Ultimately, it’s better for the patients, it’s a more nuanced effect, and it’s different strain to strain because there’s a huge variety of pharmacologically active substances. A lot of the terpenes can affect the way that reuptake or absorption occurs. It’s a super varied myriad of compounds, based on how you extract it and how you preserve all the characteristics.

That’s why we don’t do any isolation chemistry in our lab, it’s all full plant extract.

C&T Today: What’s one of the most pervasive challenges of operating your business?

Katie Stem: The biggest problem, and it continues to be an issue, is changing packaging regulations for Oregon. We’ll design a label and we’ll put particular warnings on there and then we’ll get a notice saying they want to change the wording slightly. And so, we’ll have to redo all our packaging or modify the design.

The [regulators] don’t seem to realize that when they make that kind of revision that we have inventory that’s already packaged, that then we have to either relabel or discard, which is just so… It’s so upsetting. It’s lost labor, materials, and hours. I’m hoping that the bumps will get further apart as we have more time in the industry.

C&T Today: What aspect of your business are you most passionate about?

Katie Stem: The thing I care most about is this idea of being able to customize your experience by having access to the different cultivars.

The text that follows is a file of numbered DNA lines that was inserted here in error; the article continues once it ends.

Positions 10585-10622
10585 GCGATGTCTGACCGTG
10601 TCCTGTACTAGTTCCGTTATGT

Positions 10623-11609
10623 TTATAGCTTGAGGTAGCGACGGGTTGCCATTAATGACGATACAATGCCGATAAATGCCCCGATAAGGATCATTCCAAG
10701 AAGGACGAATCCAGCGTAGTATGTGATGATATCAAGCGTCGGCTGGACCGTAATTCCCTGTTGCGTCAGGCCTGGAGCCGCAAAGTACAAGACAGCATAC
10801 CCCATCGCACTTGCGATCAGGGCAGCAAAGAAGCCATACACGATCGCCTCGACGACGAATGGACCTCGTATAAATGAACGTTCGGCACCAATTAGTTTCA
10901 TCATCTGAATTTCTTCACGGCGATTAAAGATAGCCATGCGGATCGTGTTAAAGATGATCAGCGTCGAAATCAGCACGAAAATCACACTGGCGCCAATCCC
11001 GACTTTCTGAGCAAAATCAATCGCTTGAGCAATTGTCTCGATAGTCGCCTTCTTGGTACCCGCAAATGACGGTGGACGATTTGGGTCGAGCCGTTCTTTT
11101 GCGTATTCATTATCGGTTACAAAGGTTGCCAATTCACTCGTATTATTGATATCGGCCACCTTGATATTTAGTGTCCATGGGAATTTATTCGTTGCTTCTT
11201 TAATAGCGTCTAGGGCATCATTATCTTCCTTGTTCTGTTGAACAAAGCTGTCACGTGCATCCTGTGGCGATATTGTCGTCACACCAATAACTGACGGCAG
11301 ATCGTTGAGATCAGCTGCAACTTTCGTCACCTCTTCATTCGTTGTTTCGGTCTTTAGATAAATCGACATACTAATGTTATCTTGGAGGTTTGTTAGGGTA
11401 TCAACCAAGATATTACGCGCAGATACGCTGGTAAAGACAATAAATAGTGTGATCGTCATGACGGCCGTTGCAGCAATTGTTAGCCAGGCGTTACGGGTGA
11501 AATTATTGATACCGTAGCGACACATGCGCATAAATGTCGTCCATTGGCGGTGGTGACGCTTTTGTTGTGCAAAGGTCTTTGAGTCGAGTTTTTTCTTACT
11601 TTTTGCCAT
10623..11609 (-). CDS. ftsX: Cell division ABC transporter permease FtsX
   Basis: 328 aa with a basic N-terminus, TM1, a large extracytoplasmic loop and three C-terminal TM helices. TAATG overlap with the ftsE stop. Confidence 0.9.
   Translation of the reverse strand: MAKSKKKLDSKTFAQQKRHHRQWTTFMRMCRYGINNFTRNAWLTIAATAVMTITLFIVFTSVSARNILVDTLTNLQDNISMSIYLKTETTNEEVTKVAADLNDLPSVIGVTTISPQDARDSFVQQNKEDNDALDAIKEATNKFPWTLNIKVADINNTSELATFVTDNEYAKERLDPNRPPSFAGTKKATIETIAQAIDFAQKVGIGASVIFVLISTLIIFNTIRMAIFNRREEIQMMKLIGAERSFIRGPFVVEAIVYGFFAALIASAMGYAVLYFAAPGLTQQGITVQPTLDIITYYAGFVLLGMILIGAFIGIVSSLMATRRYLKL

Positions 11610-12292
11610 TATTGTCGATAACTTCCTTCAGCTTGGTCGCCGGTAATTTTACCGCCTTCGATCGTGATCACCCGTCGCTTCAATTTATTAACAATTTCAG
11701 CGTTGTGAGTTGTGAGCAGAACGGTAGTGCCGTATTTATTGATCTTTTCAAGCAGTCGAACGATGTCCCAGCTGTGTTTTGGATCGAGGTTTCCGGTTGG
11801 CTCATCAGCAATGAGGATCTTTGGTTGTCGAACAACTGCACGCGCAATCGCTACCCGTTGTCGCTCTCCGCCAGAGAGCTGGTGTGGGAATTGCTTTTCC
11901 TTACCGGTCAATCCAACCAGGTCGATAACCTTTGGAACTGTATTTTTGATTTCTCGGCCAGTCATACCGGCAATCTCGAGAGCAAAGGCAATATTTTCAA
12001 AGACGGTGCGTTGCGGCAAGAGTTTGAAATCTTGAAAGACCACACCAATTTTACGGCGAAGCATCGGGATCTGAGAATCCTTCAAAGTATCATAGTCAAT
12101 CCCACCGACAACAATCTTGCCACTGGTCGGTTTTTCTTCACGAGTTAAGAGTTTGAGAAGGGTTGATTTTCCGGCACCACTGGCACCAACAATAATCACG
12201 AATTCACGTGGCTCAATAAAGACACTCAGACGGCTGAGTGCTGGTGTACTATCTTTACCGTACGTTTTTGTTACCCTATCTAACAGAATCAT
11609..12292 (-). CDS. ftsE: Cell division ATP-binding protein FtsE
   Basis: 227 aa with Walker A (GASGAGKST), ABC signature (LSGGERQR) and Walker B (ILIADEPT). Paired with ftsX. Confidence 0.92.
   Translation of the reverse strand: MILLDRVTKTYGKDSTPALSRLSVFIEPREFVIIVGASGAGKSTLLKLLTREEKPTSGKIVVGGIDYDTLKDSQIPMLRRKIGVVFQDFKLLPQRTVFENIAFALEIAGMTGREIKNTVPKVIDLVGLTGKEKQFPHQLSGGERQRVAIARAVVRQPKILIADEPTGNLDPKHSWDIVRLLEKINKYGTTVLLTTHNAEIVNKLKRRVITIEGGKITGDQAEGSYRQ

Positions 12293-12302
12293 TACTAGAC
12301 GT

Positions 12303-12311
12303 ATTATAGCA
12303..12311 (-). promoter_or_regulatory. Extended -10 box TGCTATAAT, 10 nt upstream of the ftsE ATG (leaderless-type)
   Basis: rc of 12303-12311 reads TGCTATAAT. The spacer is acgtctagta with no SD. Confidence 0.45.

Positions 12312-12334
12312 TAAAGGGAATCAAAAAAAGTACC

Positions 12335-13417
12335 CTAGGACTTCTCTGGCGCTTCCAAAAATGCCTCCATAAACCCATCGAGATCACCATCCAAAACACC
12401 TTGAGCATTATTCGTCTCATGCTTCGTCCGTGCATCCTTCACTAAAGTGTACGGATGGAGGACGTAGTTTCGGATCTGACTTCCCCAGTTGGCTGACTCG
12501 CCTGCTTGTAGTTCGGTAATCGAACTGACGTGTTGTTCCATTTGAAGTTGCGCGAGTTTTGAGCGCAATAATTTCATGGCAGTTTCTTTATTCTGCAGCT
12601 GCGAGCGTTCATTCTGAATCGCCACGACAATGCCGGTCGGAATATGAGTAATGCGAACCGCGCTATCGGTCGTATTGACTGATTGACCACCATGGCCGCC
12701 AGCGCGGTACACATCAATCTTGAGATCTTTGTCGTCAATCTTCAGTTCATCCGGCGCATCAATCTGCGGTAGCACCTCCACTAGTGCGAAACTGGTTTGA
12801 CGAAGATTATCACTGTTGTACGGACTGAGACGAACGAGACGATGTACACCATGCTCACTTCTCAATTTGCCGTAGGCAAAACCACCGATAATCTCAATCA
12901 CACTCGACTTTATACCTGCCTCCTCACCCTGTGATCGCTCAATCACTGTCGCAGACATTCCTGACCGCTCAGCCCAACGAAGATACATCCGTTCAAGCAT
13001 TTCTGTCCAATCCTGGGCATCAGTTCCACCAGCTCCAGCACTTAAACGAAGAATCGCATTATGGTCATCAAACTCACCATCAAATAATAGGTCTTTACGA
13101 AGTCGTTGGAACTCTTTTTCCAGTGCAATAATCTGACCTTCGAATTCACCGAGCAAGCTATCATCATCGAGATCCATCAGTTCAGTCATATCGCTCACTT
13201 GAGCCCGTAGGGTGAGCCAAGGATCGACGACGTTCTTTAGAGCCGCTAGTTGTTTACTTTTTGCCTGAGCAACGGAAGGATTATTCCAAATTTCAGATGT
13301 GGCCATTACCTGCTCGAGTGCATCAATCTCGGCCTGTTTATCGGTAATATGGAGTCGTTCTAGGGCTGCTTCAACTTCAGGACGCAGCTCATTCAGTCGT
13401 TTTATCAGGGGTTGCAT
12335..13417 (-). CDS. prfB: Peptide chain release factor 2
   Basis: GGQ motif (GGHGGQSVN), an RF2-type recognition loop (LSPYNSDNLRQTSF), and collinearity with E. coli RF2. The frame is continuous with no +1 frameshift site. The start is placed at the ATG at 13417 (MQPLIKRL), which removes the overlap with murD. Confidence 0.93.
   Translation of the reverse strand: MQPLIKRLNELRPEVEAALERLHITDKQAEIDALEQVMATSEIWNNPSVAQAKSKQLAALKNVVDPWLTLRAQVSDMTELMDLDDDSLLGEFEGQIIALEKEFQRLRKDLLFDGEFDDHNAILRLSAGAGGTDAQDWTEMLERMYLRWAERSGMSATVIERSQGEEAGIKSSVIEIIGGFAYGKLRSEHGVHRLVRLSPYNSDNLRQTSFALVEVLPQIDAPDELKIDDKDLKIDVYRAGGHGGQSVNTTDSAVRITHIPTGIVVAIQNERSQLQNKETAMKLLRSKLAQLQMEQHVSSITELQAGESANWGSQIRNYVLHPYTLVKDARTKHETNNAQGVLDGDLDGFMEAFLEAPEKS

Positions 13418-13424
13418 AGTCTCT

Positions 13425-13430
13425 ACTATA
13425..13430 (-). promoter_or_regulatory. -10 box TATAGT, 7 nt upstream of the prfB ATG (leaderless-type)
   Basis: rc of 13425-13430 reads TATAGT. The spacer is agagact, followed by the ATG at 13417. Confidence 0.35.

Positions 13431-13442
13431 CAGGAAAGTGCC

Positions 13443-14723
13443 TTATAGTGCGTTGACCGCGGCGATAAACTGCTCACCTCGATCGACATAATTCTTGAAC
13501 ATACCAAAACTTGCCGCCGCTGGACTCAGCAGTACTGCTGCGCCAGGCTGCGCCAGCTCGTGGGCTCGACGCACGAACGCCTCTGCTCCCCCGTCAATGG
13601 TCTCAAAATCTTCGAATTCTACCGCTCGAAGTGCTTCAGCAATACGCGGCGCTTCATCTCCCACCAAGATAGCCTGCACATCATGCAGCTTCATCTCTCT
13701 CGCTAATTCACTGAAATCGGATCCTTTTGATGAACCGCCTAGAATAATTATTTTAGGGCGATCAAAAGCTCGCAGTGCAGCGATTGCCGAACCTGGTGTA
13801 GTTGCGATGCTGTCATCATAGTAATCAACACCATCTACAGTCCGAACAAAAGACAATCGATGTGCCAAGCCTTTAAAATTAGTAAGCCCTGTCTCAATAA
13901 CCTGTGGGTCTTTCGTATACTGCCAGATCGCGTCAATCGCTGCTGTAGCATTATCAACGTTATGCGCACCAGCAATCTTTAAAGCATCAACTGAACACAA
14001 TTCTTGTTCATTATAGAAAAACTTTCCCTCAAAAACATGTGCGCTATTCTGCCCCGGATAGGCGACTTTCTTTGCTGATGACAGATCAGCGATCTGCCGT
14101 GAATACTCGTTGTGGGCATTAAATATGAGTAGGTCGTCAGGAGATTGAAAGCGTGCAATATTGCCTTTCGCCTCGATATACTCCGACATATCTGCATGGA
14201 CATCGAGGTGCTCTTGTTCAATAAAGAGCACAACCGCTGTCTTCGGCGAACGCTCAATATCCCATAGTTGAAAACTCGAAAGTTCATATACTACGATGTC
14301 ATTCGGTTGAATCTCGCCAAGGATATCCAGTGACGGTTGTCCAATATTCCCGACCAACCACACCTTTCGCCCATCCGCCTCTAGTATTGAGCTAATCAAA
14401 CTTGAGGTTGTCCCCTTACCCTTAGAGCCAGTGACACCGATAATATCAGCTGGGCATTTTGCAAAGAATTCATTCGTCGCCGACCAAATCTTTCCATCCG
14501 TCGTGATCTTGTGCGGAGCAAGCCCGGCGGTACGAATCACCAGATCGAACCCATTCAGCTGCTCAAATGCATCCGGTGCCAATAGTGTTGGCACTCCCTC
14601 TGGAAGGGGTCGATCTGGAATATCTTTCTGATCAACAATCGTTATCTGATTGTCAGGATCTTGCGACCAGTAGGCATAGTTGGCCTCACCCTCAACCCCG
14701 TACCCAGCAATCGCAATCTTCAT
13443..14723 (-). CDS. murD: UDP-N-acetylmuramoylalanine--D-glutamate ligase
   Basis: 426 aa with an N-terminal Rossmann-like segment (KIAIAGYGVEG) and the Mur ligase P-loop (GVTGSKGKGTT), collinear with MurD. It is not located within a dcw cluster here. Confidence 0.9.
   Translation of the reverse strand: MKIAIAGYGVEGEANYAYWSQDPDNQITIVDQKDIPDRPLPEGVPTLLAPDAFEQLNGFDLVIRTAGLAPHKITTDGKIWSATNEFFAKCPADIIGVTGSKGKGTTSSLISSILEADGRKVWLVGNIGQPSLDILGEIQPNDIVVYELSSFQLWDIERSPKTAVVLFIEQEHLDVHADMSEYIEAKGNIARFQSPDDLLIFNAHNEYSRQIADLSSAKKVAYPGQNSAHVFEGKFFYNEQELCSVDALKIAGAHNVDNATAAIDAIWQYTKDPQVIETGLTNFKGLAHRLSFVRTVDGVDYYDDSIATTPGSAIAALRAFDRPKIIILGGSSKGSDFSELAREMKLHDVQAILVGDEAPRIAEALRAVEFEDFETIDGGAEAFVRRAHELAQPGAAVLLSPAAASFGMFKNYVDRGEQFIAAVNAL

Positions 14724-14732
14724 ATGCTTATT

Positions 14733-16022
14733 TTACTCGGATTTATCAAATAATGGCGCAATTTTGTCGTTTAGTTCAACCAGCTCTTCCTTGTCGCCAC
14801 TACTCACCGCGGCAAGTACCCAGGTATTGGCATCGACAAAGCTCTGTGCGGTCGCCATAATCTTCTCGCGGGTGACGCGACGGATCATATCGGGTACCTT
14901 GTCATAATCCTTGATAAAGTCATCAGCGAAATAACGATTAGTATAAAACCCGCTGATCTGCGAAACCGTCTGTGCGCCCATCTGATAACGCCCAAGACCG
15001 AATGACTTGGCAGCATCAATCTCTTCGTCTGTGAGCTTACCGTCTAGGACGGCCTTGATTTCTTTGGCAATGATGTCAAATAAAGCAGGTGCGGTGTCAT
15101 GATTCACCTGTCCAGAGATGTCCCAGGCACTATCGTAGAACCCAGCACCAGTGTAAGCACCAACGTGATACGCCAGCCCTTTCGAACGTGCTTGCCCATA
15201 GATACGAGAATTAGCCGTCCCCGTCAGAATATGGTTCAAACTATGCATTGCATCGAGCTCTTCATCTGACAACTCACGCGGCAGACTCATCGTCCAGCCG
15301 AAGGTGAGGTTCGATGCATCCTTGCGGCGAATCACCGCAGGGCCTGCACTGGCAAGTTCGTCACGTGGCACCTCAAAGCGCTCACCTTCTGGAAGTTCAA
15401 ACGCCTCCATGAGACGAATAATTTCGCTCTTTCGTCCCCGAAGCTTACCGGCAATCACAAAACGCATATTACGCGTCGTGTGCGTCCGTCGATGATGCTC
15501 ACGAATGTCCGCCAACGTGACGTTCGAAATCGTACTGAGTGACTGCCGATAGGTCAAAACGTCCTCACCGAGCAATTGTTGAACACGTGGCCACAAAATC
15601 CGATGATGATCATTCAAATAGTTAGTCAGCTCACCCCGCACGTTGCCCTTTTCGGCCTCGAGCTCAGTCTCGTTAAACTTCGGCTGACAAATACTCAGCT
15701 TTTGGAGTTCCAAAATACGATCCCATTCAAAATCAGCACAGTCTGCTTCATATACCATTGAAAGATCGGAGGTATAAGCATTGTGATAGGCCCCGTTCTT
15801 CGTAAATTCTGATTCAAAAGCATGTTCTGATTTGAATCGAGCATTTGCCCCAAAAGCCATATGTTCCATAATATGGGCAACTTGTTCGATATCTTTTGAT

And that’s why we do all full extract and we also color code our products so people can navigate both chocolates, tinctures, and the cartridge line based on what kind of experience they want because the colors will guide them to what they typically like. Even if the cultivars are different, the colors will help them to know what they’ve enjoyed in the past.

It’s been a blast to hear from people about their favorite colors. For instance, all three of the original founding members don’t like the red products and that’s why we made it red. It’s like danger. It’s a heavy sativa – strains like Bruce Banner that are really intense with fuzzy, racing thoughts. There’s also a heavy body buzz and they make all of us really anxious.

It’s like Trainwreck, one of the original strains that I didn’t like. And we have people coming up to us saying, “Oh my God, the reds are amazing. It’s the best thing for sleep.” And I’m just like, “Wow!” Personal body chemistry is so fascinating to me.

That’s why it’s so important that people can choose, because what makes someone sleepy might make someone else really hyper. There’s something special about the chemistry of each of these strains, so I really want people to be able to choose what they are going to go through.


  • Patricia Miller is an executive editor at Innovative Properties Worldwide. She explores science, technology, and policy shaping the legal cannabis sector. Follow her work when you subscribe to Cannabis & Tech Today at or visit her website